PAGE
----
During the day many of us are moving so fast, sometimes physically, but almost always mentally. Our neurons are firing in hyper speed with so much to do and so much to pay attention to. We’re all working so hard to get somewhere that we forget to be here. Sometimes when I’m rushing, I’ll notice that I’m “rushing home to relax.” In that moment I become present and realize that I don’t have to rush home to relax, I have arrived in the present moment and can choose to “be” different.
Here’s a trick I learned that helps me train my brain to be present while simply walking.
Mindfulness On-the-Go: Walking Meditation Practice
1. Appreciate. If you are fortunate enough to have the ability to walk, try and remember, it took you over a year to learn how to walk and these legs are often the unsung heroes that take you to and fro day in and day out. Thank your legs for all their efforts.
2. Ground. Bring your attention to the sensations of your feet and legs as the heel touches the ground, then the base of the foot, then the toes, and then they lift. You can actually say to yourself, “heel, foot, toes, lift.” This is a way to connect to the action of walking in the present moment.
3. Come to Your Senses. Walk slightly slower and begin to open your awareness to all your senses, one by one. Sight, sound, taste, feeling, smell. See what is around you, listen to the sounds, taste the air or whatever is in your mouth, feel the warmth, coolness, or breeze on your cheeks, smell the air. Then stop for a moment and see if you can take in all of the senses.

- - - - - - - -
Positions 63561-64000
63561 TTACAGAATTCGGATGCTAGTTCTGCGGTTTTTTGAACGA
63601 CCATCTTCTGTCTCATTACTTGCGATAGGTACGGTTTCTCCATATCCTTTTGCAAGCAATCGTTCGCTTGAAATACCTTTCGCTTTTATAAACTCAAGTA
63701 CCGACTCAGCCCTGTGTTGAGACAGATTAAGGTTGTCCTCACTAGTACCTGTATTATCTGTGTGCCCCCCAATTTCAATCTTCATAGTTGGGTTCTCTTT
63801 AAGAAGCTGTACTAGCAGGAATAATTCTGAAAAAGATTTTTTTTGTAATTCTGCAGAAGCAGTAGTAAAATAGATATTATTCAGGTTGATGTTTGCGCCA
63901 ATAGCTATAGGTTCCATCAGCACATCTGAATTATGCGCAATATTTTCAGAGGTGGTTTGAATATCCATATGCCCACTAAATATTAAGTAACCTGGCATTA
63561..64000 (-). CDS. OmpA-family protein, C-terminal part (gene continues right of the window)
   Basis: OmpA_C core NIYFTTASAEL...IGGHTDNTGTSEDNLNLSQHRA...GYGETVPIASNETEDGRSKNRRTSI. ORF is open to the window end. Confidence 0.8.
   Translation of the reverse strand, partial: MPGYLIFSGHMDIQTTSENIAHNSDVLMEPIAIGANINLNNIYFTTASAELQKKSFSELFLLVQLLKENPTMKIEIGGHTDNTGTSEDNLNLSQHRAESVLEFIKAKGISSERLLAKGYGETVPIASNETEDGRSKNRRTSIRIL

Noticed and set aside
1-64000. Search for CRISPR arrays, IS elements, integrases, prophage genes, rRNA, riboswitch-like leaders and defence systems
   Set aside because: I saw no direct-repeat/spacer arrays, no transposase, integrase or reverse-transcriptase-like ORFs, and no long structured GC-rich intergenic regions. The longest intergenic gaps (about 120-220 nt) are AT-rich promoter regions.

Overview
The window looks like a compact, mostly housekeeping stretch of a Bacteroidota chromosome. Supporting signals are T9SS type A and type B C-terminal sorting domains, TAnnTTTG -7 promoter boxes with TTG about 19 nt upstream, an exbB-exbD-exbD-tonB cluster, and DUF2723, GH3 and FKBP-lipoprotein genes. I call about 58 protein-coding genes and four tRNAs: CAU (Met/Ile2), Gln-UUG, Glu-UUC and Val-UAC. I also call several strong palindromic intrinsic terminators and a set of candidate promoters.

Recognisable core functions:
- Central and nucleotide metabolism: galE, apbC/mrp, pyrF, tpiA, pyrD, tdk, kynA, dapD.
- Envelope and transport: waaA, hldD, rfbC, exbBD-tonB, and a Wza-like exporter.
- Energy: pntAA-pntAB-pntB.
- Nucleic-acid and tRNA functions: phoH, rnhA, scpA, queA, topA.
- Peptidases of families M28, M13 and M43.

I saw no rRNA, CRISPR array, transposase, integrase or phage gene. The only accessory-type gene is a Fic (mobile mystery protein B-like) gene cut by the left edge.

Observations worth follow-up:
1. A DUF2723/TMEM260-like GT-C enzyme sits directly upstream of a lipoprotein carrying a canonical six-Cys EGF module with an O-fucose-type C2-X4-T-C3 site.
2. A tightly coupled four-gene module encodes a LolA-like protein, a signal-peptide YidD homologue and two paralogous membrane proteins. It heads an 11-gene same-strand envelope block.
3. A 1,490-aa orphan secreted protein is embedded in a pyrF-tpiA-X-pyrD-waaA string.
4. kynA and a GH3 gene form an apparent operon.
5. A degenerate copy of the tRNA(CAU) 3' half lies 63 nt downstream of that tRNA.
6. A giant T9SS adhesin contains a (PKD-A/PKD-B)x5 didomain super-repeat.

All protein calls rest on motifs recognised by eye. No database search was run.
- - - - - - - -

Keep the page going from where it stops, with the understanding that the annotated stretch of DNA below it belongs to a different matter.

4. Say a helpful phrase. Recite some sayings while taking a few steps. For example, take a few steps and during an in breath say to yourself, “Breathing in, I have arrived, breathing out, I am home” or “Breathing in, I calm my body, breathing out, I relax.” Or make up your own sayings.
You can do this while walking to work, in the hallways, running errands, or walking from the car to the door on the way home. Keep in mind this is a practice. So whenever you remember that you are rushing home to relax, or really rushing anywhere, just say to yourself, “rushing, rushing, rushing.” This in itself widens the space between stimulus and response where awareness and choice lies.
In this space, you are now present and can engage in any of these ways of mindful walking. But don’t ever take my word for it, try it for yourself! Imagine what the days, weeks and months ahead would be like if you practice mindfulness on-the-go a bit more often. (And for more on walking meditation, you might want to check out “Walk This Way,” from the June 2013 issue of Mindful magazine.)
As always, please share your thought, insights and questions below. Your interactions here provide a living wisdom for us all to benefit from.
Adapted from Mindfulness & Psychotherapy